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Lunchbreak: Evaluating Mel Kiper Jr.'s 2nd Mock Draft and Big Board

Things are heating up in the NFL.

The on-field timing and testing part of the 2023 NFL Scouting Combine will start Thursday, just eight weeks ahead of the opening night of the NFL Draft.

Mel Kiper, Jr., of ESPN published his second mock draft this week, which includes a complete first round that features three trades.

For Minnesota at No. 23 overall, Kiper projected the Vikings selecting Maryland cornerback Deonte Banks in the first round. He wrote:

New mock draft, same position the Vikings should target. New Defensive Coordinator Brian Flores wants to be aggressive, but he needs the cornerbacks to do that, even if free agent Patrick Peterson returns. The 6-foot-2 Banks is coming off a breakout season in which he locked down opposing wideouts — often in man-to-man coverage — and had eight pass breakups and a pick. His tape is impressive, and I've heard he's going to run in the low 4.3-second range in the 40-yard dash at the combine. That's elite for his size. Andrew Booth, Jr., a second-round pick last year, should be in the mix for more snaps, but Banks has No. 1 corner potential.

Kiper also has an array of moves made by teams within the first five picks. He wrote Chicago will send the No. 1 overall selection to Houston before moving down again to the No. 4 spot in a trade that gives Indianapolis the second overall pick. Kiper then sees Seattle (No. 5 overall) and Carolina (No. 9 overall) trading places.

In addition to his mock draft, Kiper also unveiled his top 25 overall prospects and top 10 prospects at each position.

View photos of current Vikings players during their time at the NFL Scouting Combine from previous years.

Offensively, Kiper listed Texas' Bijan Robinson as his top running back and at No. 6 overall. He wrote:

Robinson did absolutely everything for Texas. He ran inside and outside, caught passes and scored a bunch of touchdowns. Robinson's 2021 season ended when he dislocated his left elbow, but he showed elite ability in those 10 games. He led the FBS in broken tackles forced per game (4.1) and averaged 112.7 rushing yards per game. He is a cut-and-go runner with outstanding vision and explosiveness. Another thing I like about Robinson's game: He catches passes with his hands, not his body. He had 19 catches this season, averaging 16.5 yards per reception. I think NFL teams could use him even more in the passing game.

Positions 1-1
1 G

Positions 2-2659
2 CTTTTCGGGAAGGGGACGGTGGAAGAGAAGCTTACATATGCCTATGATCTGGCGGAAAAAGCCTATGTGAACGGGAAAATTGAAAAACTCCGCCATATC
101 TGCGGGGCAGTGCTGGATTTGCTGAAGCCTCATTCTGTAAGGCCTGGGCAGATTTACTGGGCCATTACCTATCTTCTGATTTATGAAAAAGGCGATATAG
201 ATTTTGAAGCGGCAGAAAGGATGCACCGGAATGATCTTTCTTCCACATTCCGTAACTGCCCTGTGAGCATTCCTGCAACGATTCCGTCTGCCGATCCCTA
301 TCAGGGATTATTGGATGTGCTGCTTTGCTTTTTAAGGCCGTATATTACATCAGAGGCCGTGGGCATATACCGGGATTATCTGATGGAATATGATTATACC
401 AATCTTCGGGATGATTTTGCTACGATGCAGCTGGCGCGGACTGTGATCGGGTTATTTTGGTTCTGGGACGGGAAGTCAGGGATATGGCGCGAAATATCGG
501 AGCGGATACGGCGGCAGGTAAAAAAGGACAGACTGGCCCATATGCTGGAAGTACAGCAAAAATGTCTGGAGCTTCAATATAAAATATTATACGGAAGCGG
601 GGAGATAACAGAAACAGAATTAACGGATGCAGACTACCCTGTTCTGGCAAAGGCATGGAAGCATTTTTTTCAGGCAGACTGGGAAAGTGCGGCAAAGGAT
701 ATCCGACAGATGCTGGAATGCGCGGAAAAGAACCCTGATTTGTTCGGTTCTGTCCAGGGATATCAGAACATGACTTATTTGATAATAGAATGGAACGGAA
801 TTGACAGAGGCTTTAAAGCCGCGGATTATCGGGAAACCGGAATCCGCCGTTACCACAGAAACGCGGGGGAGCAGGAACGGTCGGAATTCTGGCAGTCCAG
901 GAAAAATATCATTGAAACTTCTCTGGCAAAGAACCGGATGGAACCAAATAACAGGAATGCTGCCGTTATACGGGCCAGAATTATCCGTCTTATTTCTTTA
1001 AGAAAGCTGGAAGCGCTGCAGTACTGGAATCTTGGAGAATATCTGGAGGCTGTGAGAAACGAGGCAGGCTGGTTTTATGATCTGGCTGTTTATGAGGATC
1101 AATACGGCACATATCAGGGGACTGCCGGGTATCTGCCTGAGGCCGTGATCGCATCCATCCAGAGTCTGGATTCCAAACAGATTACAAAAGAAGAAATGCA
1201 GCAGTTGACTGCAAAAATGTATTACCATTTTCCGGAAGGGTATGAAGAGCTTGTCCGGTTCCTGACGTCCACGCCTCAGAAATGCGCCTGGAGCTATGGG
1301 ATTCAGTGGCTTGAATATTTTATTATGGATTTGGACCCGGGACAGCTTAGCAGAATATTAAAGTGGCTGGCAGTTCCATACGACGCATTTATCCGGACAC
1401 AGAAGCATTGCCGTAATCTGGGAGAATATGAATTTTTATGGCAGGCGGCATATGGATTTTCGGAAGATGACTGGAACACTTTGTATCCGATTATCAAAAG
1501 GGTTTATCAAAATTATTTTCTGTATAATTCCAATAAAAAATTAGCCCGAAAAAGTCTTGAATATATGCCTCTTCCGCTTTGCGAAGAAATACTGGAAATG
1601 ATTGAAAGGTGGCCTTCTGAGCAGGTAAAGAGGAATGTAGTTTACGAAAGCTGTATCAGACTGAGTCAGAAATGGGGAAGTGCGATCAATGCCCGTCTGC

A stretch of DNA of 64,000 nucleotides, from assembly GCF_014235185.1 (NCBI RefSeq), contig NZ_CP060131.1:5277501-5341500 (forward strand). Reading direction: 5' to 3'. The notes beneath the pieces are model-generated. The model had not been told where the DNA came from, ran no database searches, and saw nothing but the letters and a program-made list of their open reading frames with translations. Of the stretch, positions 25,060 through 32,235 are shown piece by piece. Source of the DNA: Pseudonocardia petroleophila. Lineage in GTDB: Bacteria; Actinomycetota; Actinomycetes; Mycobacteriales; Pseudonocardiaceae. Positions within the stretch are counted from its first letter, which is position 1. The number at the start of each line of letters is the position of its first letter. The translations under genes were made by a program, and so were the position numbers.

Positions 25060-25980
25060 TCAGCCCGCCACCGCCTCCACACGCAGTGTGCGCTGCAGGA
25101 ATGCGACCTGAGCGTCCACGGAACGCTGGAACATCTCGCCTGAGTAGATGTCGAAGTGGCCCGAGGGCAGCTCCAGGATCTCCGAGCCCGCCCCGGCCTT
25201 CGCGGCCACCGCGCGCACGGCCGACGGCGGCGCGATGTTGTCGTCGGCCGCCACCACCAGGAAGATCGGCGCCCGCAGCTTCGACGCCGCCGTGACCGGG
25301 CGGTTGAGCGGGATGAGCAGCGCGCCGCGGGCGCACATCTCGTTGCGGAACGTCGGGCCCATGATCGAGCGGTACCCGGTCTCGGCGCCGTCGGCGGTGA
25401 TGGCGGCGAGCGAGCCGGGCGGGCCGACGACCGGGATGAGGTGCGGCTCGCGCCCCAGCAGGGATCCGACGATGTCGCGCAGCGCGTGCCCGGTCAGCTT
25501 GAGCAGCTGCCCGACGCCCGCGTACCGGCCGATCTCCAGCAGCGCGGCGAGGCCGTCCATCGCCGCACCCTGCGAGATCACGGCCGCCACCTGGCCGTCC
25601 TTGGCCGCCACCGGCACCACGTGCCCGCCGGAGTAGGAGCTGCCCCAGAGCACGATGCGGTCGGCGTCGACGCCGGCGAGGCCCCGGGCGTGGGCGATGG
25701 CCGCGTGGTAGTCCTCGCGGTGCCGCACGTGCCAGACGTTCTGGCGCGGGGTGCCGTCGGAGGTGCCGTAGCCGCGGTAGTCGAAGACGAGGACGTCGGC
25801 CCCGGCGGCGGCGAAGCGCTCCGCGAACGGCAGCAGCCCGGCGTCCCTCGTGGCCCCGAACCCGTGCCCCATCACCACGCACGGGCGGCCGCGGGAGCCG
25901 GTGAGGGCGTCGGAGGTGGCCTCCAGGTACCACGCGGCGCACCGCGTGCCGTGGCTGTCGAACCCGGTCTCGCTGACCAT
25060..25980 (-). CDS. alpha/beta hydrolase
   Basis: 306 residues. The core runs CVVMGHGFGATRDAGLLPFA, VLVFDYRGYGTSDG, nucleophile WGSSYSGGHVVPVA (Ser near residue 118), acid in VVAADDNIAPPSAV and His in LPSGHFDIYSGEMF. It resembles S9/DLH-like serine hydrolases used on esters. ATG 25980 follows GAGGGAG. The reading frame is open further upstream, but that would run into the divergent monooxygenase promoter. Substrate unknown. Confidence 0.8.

At wide receiver, Kiper placed four prospects on his list: Boston College's Zay Flowers (No. 13 overall), Ohio State's Jaxon Smith-Njigba (No. 14), TCU's Quentin Johnston (No. 22) and USC's Jordan Addison (No. 23).

On the defensive side of the ball, Kiper wrote outside linebackers Will Anderson, Jr., (Alabama) and Will McDonald IV (Iowa State) rank within his top 10 overall.

Anderson's sack numbers were down (10) from his historic 2021 season (17.5), but he ranked sixth in the country with 19.5 tackles for loss after being No. 1 (34.5) last season. He had a stunning 130 pressures over the past two seasons, which is 45 more than the second-best defender (San Jose State'sViliami Fehoko). He is a dominant and complete edge rusher who might have been the No. 1 pick last April if he had been eligible for the draft. Anderson doesn't take plays off, is versatile and plays the run well. He's explosive off the line of scrimmage. Nick Saban & Co. used him as a stand-up outside linebacker, as a down defensive end and even at tackle, where he can blow up guards and centers at the snap.

McDonald is a big riser in these rankings, thanks to a dominant performance at the Senior Bowl. He was unblockable. There was some concern over his frame, but he weighed in at 241 pounds in Mobile, Alabama, which assuaged some concerns about whether he could hold up at the next level. McDonald is a speed rusher who is super explosive. He had five sacks last season, but he put up 11.5 in 2021 and 10.5 in 2020, so he has a history of production. He's going to be coveted by teams that run a 3-4 because such teams always have a need for high-end edge rushers.

Kiper also put three cornerbacks in his top 11, including Illinois' Devon Witherspoon (eighth overall), Oregon's Christian Gonzalez (ninth) and Penn State's Joey Porter, Jr., (11th). He wrote:

Witherspoon allowed 16 receptions on 54 targets as the primary defender this season, according to ESPN charting. He gave up just 3.3 yards per attempt and zero touchdowns while breaking up 14 passes and picking off three more. He was extremely consistent all season. He doesn't get handsy with receivers, so his game will translate well to the NFL. He also will tackle when needed.

Gonzalez started 18 games at Colorado — including six as a true freshman in 2020 — before transferring to Oregon before the 2022 season. After an inconsistent game in the season-opening loss to Georgia, he was a lockdown corner the rest of the way. He picked off four passes in 2022; he has the hands of a receiver. Gonzalez has excellent length and has the recovery speed to make up for mistakes in his technique.

[Porter] is aggressive, although he had just one career interception in 30 career starts. With all corners, the testing numbers at the combine will really matter, but I like what I see from Porter on tape.

Prospects who could rise during the NFL Scouting Combine